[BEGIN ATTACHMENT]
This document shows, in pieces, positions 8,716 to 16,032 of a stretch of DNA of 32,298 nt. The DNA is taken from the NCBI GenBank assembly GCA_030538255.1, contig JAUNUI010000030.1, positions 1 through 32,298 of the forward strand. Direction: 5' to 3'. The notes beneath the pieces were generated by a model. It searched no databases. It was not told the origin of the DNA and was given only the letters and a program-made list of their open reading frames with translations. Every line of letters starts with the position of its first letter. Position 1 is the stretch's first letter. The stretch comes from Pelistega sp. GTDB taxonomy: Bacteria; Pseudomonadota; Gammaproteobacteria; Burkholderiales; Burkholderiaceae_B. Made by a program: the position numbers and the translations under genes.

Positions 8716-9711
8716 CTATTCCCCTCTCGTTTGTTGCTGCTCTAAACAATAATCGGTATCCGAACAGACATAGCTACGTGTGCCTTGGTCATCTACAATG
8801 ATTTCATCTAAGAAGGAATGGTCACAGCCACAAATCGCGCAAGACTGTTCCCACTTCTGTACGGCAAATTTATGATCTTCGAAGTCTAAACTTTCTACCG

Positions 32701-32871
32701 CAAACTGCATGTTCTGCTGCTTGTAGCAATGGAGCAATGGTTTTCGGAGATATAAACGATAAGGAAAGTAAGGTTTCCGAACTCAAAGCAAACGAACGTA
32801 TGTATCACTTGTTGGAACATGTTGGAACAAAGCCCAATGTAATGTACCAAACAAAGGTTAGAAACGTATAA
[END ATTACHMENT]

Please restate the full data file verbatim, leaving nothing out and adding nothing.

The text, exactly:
This document shows, in pieces, positions 8,716 to 16,032 of a stretch of DNA of 32,298 nt. The DNA is taken from the NCBI GenBank assembly GCA_030538255.1, contig JAUNUI010000030.1, positions 1 through 32,298 of the forward strand. Direction: 5' to 3'. The notes beneath the pieces were generated by a model. It searched no databases. It was not told the origin of the DNA and was given only the letters and a program-made list of their open reading frames with translations. Every line of letters starts with the position of its first letter. Position 1 is the stretch's first letter. The stretch comes from Pelistega sp. GTDB taxonomy: Bacteria; Pseudomonadota; Gammaproteobacteria; Burkholderiales; Burkholderiaceae_B. Made by a program: the position numbers and the translations under genes.

Positions 8716-9711
8716 CTATTCCCCTCTCGTTTGTTGCTGCTCTAAACAATAATCGGTATCCGAACAGACATAGCTACGTGTGCCTTGGTCATCTACAATG
8801 ATTTCATCTAAGAAGGAATGGTCACAGCCACAAATCGCGCAAGACTGTTCCCACTTCTGTACGGCAAATTTATGATCTTCGAAGTCTAAACTTTCTACCG

Positions 32701-32871
32701 CAAACTGCATGTTCTGCTGCTTGTAGCAATGGAGCAATGGTTTTCGGAGATATAAACGATAAGGAAAGTAAGGTTTCCGAACTCAAAGCAAACGAACGTA
32801 TGTATCACTTGTTGGAACATGTTGGAACAAAGCCCAATGTAATGTACCAAACAAAGGTTAGAAACGTATAA